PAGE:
Tuesday, April 18, 2017

Should Alberta protected concerted activity?

Today is the deadline for submissions regarding Alberta's Labour Relations Code review. Much of the chatter to date has focused on card-check certification, double-breasting, and first-contract arbitration.

I've appended below my submission. I chose to focus on the absence of concerted activity protections in Alberta's Labour Relations Code. The argument that I've advanced is that Alberta workers currently face profound impediments to exercising their associational rights and, give the direction of the Supreme Court's recent decisions on freedom of association, this creates an obligation on Alberta to statutorily protect concerted activity.

-- Bob Barnetson

Dear Mr. Sims,

Thank you for the opportunity to make a submission regarding changes to the Labour Relations Code.

I would like to propose remedying the lack protection in the Labour Relations Code for concerted activity. Presently, workers who exercise their Section 2(d) associational rights for any legitimate labour-relations purposes other than organizing or administering a trade union have no protection against or recourse in the case of employer retaliation.

By contrast, Section 7 of the US National Labour Relations Act (NLRA) protects persons engaged in “concerted activity” for the purpose of “mutual aid or protection”. Examples of such activity include the recent Fight for 15 campaigns, efforts to improve working conditions in non-unionized workplaces, collective whistleblowing activity, and work refusals that fall outside of the ambit of health and safety legislation.

This gap in Alberta’s Labour Relations Code fundamentally undermines workers’ ability to meaningfully exercise their associational rights. This, in turn, obligates Alberta to take affirmative action to facilitate the exercise of these rights.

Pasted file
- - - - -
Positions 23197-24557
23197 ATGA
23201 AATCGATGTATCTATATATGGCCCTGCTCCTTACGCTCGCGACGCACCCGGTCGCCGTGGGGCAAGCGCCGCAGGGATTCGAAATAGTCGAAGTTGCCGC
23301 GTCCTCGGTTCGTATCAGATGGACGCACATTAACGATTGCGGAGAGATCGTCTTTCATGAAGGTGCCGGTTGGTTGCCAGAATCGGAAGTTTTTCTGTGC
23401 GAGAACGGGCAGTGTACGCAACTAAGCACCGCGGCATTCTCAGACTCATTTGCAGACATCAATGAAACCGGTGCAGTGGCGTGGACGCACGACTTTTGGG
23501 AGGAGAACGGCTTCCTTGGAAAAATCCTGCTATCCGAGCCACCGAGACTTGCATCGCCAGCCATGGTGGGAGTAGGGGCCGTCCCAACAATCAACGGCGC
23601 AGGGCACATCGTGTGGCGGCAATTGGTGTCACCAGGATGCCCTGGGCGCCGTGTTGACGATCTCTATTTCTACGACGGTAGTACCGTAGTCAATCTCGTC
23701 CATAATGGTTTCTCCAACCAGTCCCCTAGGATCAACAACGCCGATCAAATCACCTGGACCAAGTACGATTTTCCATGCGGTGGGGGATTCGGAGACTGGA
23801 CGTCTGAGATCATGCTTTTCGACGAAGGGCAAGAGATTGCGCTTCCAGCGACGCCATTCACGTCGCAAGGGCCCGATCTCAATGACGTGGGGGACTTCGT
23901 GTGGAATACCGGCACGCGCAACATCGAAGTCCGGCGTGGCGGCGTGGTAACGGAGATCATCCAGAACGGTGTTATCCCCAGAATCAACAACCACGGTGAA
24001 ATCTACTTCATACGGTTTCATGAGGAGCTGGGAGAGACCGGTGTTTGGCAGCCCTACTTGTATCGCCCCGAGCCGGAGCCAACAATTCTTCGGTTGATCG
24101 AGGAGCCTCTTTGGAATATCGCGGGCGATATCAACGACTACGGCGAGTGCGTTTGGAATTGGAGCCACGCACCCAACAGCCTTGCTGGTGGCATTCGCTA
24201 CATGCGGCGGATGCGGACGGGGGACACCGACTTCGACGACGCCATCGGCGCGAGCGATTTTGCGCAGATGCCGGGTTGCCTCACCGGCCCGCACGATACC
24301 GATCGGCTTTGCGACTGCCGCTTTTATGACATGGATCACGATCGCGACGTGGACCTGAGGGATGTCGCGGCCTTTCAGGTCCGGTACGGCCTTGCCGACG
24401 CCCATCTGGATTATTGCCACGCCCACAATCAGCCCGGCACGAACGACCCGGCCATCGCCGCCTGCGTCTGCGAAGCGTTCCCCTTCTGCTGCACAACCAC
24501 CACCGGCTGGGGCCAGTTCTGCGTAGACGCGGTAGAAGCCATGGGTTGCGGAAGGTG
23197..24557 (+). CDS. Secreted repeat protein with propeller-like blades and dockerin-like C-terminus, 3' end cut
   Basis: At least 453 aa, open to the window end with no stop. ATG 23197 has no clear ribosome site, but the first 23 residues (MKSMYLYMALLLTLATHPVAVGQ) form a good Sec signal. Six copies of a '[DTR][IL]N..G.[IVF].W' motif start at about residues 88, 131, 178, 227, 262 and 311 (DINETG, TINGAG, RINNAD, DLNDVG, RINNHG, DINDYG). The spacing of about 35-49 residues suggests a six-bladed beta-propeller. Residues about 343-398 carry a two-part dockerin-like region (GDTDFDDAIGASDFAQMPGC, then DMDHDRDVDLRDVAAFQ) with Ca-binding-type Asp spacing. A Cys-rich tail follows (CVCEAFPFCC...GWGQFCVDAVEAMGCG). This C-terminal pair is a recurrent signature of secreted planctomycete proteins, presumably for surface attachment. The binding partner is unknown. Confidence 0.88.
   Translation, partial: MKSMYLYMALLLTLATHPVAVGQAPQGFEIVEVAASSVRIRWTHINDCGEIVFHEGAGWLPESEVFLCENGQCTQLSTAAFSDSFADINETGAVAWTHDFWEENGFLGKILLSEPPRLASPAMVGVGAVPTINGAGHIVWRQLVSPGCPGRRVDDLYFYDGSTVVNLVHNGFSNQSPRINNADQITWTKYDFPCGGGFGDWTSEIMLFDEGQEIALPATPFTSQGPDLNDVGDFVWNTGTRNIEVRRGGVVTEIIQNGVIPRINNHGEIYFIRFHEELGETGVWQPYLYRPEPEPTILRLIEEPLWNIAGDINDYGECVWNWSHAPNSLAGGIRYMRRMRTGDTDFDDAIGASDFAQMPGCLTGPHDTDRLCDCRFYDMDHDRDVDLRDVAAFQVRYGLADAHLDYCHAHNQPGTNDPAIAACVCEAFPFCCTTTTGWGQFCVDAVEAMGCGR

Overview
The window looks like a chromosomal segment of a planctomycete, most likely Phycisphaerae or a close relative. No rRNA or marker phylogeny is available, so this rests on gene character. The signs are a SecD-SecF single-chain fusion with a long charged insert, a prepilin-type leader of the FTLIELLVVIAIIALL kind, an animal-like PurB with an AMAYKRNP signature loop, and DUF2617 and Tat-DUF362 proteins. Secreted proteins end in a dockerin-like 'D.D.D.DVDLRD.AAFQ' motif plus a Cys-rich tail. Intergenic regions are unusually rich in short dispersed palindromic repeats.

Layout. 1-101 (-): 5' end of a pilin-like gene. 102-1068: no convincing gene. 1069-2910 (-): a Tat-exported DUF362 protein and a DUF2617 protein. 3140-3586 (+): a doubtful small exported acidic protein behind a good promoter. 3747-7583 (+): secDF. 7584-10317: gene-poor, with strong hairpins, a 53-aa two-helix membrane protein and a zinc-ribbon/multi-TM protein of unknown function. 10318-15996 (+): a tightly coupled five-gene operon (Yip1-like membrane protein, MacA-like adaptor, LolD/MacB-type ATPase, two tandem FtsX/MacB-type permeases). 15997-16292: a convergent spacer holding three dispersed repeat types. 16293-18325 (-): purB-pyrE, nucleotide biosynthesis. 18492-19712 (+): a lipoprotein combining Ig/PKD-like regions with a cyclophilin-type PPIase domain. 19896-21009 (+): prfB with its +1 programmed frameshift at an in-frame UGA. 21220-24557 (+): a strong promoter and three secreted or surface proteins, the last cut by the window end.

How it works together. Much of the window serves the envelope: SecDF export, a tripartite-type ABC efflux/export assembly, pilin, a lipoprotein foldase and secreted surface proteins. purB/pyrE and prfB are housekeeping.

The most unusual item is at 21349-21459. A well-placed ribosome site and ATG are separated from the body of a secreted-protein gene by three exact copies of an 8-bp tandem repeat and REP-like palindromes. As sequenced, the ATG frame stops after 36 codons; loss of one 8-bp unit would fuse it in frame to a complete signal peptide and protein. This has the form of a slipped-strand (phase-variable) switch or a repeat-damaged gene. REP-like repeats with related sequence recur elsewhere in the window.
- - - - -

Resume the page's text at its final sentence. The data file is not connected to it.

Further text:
In support of this assertion, I would point to the recent trend in Supreme Court of Canada decisions is to view associational rights in increasingly expansive terms. As recently noted by Ritu Khullar and Vanessa Cosco (2016), in Mounted Police, the Court found that “a key purpose of section 2(d) is to protect the ability of individuals to join with others to meet, on more equal terms, the power and strength of other groups or entities” (p. 30).

This view has been informed by Chief Justice Dickson’s 1987 dissent in Alberta Reference, wherein he asserted the
[87] Freedom of association is most essential in those circumstances where the individual is liable to be prejudiced by the actions of some larger and more powerful entity, like the government or an employer. Association …has enabled those who would otherwise be vulnerable and ineffective to meet on more equal terms the power and strength of those with whom their interests interact and, perhaps, conflict. … 
[88] What freedom of association seeks to protect is not association activities qua particular activities, but the freedom of individuals to interact with, support, and be supported by, their fellow humans in the varied activities in which they choose to engage.
Note that Chief Justice Dickson’s focus was on the relationship between marginalized individuals and the powerful (rather than simply the relationship between individuals and the state). The Court, in Mounted Police, adopted this focus when it stated:

[66] In summary, s. 2(d), viewed purposively, protects three classes of activities: … (3) the right to join with others to meet on more equal terms the power and strength of other groups or entities.

In Dunmore, the Court noted that the state can be obligated to take affirmative action in order to protect or facilitate the exercise of fundamental freedoms. In Fraser, the Court stated that circumstances where it is impossible to meaningfully exercise a freedom would be a violation of the Charter.

I would put to you that, in contemporary Alberta, non-unionized employees are in a situation where, if they exercise their associational rights, their employer can terminate or otherwise detrimentally manipulate (through scheduling changes and temporary layoffs) their employment.

This dynamic places non-unionized employees in a position where they cannot collectively and meaningfully exercise their associational rights except by forming or joining a union and certifying their workplace. Given that the unionization rate in Alberta is approximately 20% (the lowest in Canada), unionization is clearly not a realistic option for most workers.

Based on Dunmore, the absence of a meaningful way for workers to exercise their associational rights creates an obligation on Alberta to take affirmative action to facilitate this exercise. Introducing concerted activity protections to the Labour Relations Code would be an appropriate way to facilitate and protect the exercise of non-unionized workers’ associational rights.

Thank you for the opportunity to make this submission.

Dr. Bob Barnetson
Professor, Labour Relations
Athabasca University

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